Research has shown that the ability to perform analytics for data-driven supply chain decisions is a key priority for healthcare leaders in 2023. Among healthcare CIOs surveyed by Gartner, nearly half (49%) said their technology investments will go toward business intelligence/data analytics.
But without a single, digital source of real-time, accurate and complete supply chain data, healthcare supply chain leaders can’t perform advanced analytics, such as demand planning and forecasting, which are critical to resiliency.
Each year, the The U.S. Food and Drug Administration (FDA) receives several hundred thousand medical device reports (MDRs) of suspected device-associated deaths, serious injuries and malfunctions.
For healthcare organizations still relying on manual processes for inventory management, identifying affected products within their vast inventory of supplies and removing them to avoid potential patient harm can be a huge challenge.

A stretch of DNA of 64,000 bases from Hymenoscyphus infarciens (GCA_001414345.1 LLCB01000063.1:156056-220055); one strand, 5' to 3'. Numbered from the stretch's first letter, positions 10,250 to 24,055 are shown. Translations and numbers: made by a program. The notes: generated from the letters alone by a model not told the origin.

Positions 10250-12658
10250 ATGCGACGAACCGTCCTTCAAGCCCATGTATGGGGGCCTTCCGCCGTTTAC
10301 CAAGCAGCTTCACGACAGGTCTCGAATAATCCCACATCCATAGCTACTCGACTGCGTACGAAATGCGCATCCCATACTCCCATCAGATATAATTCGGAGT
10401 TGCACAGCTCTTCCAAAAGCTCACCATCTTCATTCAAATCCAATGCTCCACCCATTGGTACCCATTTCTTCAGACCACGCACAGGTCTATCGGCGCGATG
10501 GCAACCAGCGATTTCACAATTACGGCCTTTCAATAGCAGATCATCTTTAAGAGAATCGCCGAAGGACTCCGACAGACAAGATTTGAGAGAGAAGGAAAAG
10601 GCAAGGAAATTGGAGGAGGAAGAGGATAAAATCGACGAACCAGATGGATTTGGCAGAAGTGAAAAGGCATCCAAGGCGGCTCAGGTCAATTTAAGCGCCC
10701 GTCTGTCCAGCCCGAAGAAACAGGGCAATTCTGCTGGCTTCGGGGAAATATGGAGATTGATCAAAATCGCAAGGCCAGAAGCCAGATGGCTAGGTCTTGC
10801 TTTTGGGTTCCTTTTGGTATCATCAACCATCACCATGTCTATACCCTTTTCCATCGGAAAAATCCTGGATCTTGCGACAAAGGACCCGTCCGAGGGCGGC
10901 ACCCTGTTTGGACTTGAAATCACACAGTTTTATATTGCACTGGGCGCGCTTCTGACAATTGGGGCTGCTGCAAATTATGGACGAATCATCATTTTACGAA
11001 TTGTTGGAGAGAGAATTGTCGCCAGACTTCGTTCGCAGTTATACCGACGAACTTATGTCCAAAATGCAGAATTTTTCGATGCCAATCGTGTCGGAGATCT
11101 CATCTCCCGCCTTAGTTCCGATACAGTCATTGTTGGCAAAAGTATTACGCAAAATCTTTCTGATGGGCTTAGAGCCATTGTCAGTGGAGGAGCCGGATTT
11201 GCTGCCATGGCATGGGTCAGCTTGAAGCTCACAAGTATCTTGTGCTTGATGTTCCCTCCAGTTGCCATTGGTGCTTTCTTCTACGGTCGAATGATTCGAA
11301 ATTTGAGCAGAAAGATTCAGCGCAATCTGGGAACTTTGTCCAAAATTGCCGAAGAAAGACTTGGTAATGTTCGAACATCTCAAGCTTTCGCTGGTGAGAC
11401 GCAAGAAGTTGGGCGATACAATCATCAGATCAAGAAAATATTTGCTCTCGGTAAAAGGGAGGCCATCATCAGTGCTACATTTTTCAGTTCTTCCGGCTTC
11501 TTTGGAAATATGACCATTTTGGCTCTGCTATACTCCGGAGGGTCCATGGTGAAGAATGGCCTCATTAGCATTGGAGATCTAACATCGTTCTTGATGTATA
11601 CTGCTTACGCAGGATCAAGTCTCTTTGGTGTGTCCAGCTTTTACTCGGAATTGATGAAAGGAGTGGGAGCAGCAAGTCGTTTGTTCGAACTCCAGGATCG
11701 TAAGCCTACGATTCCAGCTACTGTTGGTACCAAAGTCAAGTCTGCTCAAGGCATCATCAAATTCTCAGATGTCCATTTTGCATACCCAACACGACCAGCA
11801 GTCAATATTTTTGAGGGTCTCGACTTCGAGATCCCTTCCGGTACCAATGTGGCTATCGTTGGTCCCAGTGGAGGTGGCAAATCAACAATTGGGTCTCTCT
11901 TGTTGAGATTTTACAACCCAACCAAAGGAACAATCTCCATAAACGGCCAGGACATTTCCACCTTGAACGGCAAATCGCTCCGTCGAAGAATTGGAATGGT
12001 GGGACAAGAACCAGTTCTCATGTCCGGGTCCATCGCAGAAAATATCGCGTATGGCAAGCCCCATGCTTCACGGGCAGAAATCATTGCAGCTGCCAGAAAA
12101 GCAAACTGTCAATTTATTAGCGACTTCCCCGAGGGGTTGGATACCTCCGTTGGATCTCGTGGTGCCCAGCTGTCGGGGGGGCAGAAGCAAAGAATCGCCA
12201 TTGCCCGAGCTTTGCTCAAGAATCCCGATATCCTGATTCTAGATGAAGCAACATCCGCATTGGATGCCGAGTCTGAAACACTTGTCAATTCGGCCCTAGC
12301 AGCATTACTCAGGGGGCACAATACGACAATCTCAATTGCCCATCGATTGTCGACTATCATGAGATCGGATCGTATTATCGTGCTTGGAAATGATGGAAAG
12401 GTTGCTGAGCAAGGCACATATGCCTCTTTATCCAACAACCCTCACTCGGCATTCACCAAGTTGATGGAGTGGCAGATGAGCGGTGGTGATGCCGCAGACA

If they do not have a single healthcare industry supply chain system that captures and stores item level details for supplies, a supply chain team will likely find itself piecing together information from various systems and/or manually searching through affected products in storage locations.
While the clock is ticking, the chances an affected item could be used on a patient grows.
In fact, nearly one in four hospital staff members (24%) have seen or heard about a recalled or expired product being used on a patient.
Another concern when it comes to healthcare supply chain is patient privacy. To help meet compliance obligations related to accreditation needs, healthcare organizations must have in place policies and procedures to manage facility access for vendor representatives and know which areas they are cleared for access.
Furthermore, they must decide which vendors are defined as “business associates” under HIPAA and put appropriate safeguards in place to prevent unauthorized use and disclosure of patients’ electronic protected health information (ePHI).
The healthcare supply chain is a tremendous generator of waste. The American Hospital Association (AHA) states that the “majority of the materials procured by a hospital ultimately become waste.” In many cases, the wasted supplies had never even been used.